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I am making an application with very huge data and multiple joins. Is it a bad practice to right away use the full sql string in rails? What are the downsides of writing the full sql query in rails?

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A lot of complex queries are much easier and cleaner to express in SQL, they're also much easier to tune in SQL. I do it all the time, I also use real FKs, CHECK constrains, triggers, and other heretical things with wild abandon. –  mu is too short Mar 15 '12 at 7:21
And I sometimes walk to the store because there are other benefits over taking the car, even though sometimes I am forced to drive because I'm not going to get there fast enough otherwise. Just like it is going to take me longer to write web apps if I do them in raw SQL. The OP asked whether it would be a good idea to use raw SQL while using a framework designed to insulate him from doing so (for better or worse). The fact remains he hasn't given a reason why in his particular case he would need to do so. And I maintain that without a specific reason it's not the best practice. –  Ken Thompson Mar 15 '12 at 7:52
What if we are talking about 1.7 million coloumns which will keep increasing and database in EAV model !! –  phoenixwizard Mar 15 '12 at 8:32
1.7 million columns? In one table? –  Ken Thompson Mar 15 '12 at 9:01
Sorry my mistake .... 1.7 million rows !! –  phoenixwizard Mar 15 '12 at 9:08

3 Answers 3

up vote 3 down vote accepted

It's only bad practice if you do it without understanding the alternatives.

That said there is rarely a reason to do this. The framework encapsulates it for you and the benefit is that you have to write less code. The other benefit is database independence. The more direct queries you write, the more likely you'll write something that will break when you switch database engines.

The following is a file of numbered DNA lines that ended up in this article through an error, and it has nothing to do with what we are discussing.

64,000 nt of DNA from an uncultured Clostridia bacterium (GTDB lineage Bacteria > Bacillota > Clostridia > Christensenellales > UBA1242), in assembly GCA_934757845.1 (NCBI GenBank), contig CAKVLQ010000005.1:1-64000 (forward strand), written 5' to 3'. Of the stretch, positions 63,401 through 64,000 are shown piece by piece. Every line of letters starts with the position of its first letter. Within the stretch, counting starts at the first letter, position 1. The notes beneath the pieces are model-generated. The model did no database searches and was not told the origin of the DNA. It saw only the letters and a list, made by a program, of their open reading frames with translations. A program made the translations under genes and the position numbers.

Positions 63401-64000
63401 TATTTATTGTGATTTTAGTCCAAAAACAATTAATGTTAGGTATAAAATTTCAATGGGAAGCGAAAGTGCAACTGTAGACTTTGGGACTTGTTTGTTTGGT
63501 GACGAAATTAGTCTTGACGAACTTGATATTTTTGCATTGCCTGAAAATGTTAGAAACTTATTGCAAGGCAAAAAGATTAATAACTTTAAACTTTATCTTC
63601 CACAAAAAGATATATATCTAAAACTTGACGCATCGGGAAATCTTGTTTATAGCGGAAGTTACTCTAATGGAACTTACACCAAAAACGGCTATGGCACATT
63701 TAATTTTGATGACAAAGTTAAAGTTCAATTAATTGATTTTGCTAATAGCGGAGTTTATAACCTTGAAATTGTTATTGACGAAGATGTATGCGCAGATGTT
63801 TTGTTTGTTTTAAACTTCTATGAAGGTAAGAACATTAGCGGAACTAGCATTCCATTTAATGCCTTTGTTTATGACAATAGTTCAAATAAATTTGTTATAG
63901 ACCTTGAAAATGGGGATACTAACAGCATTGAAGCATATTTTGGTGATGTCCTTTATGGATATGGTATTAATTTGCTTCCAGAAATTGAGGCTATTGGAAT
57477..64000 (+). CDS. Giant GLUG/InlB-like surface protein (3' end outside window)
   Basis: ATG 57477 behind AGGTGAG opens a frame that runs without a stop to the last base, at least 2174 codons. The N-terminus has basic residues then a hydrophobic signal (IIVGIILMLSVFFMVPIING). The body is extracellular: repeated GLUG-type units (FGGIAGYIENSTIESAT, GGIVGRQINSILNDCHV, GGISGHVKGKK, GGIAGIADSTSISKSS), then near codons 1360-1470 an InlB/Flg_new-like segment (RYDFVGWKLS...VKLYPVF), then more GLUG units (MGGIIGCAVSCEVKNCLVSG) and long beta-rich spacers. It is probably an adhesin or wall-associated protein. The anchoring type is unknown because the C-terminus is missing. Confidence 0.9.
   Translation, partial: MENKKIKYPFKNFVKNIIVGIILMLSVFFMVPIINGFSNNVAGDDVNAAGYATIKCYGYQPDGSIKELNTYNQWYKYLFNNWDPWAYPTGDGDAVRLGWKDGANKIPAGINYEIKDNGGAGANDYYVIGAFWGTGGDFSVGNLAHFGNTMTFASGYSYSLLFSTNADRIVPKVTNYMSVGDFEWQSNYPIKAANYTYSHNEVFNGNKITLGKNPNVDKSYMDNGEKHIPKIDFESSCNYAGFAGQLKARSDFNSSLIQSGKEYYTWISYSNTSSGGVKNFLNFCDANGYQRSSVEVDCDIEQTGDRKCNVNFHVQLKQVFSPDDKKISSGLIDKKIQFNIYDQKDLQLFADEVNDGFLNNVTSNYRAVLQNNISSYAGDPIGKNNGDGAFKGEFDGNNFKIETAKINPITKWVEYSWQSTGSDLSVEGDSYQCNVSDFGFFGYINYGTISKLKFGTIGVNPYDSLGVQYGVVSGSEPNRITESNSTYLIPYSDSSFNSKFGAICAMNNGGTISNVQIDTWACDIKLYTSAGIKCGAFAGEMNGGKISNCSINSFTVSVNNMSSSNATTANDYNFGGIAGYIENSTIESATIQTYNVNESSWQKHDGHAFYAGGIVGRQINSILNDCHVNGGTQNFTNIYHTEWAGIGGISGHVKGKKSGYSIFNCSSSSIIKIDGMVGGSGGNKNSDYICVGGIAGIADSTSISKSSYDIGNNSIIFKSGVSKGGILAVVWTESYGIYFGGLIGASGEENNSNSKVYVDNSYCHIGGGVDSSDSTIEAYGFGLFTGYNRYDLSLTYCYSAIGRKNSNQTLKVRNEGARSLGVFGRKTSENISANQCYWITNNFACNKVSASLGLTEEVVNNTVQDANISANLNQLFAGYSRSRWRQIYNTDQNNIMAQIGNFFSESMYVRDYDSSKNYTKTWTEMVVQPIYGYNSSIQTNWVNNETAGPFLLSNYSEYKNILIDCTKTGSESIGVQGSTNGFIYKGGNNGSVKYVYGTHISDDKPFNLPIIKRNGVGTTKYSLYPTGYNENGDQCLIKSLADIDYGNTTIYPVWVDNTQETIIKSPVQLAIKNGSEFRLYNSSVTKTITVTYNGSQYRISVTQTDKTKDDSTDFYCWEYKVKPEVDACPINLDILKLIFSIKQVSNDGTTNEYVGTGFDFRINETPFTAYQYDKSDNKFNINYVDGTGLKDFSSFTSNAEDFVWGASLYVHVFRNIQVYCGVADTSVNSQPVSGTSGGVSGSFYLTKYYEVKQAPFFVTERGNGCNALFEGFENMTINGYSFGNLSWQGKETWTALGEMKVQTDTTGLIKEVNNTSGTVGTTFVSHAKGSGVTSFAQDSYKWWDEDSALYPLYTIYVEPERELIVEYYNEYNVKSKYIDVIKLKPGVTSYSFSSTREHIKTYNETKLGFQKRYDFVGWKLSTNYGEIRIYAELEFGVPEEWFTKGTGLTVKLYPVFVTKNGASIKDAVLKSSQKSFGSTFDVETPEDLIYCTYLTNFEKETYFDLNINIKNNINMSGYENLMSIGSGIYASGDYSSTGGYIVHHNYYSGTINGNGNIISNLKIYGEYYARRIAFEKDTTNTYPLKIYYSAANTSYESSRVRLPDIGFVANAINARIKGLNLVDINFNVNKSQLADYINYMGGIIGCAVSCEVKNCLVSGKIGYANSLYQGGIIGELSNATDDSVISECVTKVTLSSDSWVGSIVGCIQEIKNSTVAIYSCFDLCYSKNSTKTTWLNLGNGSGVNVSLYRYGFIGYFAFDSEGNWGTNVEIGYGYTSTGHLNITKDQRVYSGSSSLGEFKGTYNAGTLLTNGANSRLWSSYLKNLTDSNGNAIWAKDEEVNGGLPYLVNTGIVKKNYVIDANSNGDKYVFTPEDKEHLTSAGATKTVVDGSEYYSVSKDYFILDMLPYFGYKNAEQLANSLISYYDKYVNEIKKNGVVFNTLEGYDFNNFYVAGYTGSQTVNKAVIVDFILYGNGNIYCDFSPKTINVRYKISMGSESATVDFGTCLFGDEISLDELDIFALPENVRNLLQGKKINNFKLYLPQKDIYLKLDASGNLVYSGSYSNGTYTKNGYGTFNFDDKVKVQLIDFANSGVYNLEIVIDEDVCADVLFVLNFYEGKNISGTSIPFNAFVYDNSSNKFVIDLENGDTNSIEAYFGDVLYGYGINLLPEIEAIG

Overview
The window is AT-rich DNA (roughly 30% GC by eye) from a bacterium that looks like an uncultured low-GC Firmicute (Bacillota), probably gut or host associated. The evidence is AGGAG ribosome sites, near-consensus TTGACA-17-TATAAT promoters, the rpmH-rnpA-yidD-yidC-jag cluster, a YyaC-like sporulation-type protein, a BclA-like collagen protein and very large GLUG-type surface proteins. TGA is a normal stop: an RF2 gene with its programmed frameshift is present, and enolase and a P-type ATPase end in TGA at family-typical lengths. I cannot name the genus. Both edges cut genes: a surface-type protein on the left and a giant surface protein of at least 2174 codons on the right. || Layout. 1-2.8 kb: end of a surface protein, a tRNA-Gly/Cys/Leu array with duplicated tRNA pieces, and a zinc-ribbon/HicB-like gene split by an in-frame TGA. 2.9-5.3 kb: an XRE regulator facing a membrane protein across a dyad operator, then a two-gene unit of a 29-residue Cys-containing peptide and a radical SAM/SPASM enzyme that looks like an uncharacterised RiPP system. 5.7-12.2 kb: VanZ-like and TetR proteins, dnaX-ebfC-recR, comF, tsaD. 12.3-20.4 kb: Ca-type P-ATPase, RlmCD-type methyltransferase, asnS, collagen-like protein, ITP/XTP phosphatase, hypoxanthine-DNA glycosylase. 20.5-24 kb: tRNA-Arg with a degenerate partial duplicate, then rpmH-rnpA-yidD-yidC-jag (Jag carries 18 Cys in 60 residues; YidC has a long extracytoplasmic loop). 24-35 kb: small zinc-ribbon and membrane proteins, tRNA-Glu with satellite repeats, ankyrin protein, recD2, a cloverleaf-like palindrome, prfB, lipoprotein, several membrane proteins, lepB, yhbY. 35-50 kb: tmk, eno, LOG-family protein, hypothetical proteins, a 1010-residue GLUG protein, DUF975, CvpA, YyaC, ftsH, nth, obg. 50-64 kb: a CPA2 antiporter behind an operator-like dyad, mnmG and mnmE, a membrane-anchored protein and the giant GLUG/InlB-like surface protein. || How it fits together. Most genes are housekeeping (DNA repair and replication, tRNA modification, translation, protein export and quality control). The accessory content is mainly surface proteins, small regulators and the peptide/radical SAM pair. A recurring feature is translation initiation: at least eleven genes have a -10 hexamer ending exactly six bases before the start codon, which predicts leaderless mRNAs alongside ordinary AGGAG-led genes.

It is easy to test. If you are using the framework properly (i.e. optimizing ActiveRecord as you will find discussed in numerous articles) and still feel like your queries are too slow...you can always benchmark direct queries.

But not knowing how to do something using ActiveRecord associations is not a good reason to resort to direct SQL.


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Database independence is largely a myth, no ORM will insulate you from the differences between databases. That's why there are so many "it worked in development with SQLite but broken on Heroku with PostgreSQL" questions around and why we always tell people to develop and deploy on identical stacks. –  mu is too short Mar 15 '12 at 7:16
Put a group of developers in a room and have them write a web app with nothing but PHP with no framework and direct SQL queries. Then put another similar group in a room and have them write a web app with Rails or any other good ORM-based framework with no direct SQL. Are you going to tell me that both groups will have the same amount of database portability issues? –  Ken Thompson Mar 15 '12 at 7:21
Yes, I will say that. The show stopper portability problems (GROUP BY behavior, collation issues, casting, NULL handling edge cases, case sensitivity of LIKE, ...) will be identical, the trivial ones (things like different identifier quoting) are easy to fix and not worth worrying about. I know this because I've dealt with these issues for years and I've seen enough people that blindly trusted their ORM and had to rewrite significant chunks of their database when things broken in interesting ways when deployed. –  mu is too short Mar 15 '12 at 7:25

SQL is not a 'bad practice' per se. Database systems have plenty of native SQL ways of doing things that would be much slower to execute and more complex to write and maintain if written in Ruby. Like Oracle's Analytic Functions.

That said, ActiveRecord is pretty easy to write and you probably aren't going to get a performance boost just by using a SQL query. At least not if the query you write resembles the query ActiveRecord would have written anyway! ;)

Perhaps you should try to work with ActiveRecord and only resort to SQL if you hit problems you can't solve another way. That way you keep your code simple until you need to do it another way (i.e. don't 'optimise early').

I generally try to make things work in ActiveRecord (or DataMapper or Sequel or whatever), but I have definitely resorted finder_sql when the job needed doing quickly and I couldn't get where I wanted to go using the ORM's 'sugar'. Other times I have based a rails object on a single massive view in the database.

Hope this helps.


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If you need more powerfull syntax than provides standard ActiveRecord module, see meta_where gem.

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